To be sincere

Xavier da Silva

Senior Member
Hello everyone,

Does the phrase "to be sincere" meaning "what I really think is" sound natural/correct in the examples that I created below?

a. John: Are you going to Jack's wedding? Mike: To be sincere, I think this wedding is a lie. I'm not going.
b. Mary: Do you like this perfume? Sarah: To be sincere, I don't. It's too strong.

Thank you in advance!
 
  • Jektor

    Senior Member
    English (UK)
    The phrase you are looking for is "to be honest":
    "To be honest, I think this wedding is a lie"
    "Do you like this perfume? Sarah: To be honest, I don't. It's too strong"
    .
     

    Boris Tatarenko

    Senior Member
    Well, I have never come across "to be sincere" as an introduction and I don't think it actually works (well, I have never heard it either).
    To be honest, to be frank, honestly, frankly speaking, frankly.
     

    suzi br

    Senior Member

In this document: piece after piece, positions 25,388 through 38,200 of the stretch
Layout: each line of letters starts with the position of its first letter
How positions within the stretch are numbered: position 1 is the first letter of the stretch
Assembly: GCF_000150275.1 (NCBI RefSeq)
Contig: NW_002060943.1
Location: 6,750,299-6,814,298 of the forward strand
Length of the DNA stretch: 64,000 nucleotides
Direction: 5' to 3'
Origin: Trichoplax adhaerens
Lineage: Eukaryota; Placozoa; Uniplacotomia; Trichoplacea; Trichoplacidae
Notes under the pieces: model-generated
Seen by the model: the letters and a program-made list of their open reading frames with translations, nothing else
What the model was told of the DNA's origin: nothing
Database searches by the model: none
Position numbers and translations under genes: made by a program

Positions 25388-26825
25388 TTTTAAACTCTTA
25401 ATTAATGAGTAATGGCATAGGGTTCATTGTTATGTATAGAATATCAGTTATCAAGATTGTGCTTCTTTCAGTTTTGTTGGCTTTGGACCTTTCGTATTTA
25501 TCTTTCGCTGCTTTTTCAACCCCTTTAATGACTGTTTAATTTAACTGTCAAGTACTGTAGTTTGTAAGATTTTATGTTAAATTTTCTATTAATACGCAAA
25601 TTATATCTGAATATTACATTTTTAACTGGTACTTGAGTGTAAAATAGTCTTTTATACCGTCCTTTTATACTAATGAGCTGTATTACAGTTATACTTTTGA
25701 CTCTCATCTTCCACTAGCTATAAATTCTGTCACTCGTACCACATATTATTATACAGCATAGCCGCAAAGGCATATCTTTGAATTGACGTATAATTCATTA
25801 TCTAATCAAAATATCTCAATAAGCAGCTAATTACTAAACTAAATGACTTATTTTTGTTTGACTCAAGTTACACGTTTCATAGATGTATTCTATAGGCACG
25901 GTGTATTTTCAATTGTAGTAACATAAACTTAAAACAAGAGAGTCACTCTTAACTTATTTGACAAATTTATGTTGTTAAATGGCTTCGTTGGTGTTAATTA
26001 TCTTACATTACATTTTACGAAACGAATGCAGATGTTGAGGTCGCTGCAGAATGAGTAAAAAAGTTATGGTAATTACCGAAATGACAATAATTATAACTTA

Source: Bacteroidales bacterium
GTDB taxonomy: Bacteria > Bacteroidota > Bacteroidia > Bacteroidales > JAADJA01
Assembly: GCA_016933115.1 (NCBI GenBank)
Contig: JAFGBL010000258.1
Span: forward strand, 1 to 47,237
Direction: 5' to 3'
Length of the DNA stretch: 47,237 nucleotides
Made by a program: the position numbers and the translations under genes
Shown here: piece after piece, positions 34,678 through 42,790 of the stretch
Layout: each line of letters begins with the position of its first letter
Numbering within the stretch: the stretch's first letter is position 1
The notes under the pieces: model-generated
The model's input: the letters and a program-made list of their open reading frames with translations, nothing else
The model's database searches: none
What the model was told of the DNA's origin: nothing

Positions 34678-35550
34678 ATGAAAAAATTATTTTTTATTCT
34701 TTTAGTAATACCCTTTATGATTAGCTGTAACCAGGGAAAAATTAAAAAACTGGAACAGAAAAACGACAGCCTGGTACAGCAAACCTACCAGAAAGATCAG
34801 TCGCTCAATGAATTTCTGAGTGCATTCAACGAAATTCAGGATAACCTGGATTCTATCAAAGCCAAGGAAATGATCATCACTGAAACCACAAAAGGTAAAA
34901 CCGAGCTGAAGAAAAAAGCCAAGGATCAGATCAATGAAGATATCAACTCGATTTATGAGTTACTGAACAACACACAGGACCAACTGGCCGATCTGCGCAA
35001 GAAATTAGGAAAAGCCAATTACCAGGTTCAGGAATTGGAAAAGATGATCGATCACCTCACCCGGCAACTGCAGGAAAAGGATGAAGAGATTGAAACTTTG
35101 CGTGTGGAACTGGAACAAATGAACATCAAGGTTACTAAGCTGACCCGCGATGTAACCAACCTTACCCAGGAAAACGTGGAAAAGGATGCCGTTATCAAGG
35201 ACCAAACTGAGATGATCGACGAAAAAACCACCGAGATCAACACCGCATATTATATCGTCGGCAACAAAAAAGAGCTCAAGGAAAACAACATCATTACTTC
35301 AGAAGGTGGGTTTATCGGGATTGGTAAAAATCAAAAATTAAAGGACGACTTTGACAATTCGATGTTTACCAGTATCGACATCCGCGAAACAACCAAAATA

English / England
    Thank you all very much.

    So, the phrase "to be sincere" isn't natural/idiomatic in English? I wonder why.
    It just isn’t. I don’t think there’s a reason for that sort of thing. We have a few “set” ways of saying this and your suggestion just isn’t one of them.
     

    velisarius

    Senior Member
    British English (Sussex)
    It's possible to use "In all sincerity..." - I really mean what I am saying; the speaker is assuring the listener of his sincerity.

    I wouldn't use it in your example sentences, where the speaker is simply speaking frankly.

    Frankly, I think this wedding is a sham.
    To be quite frank, no, I don't like your perfume.
     
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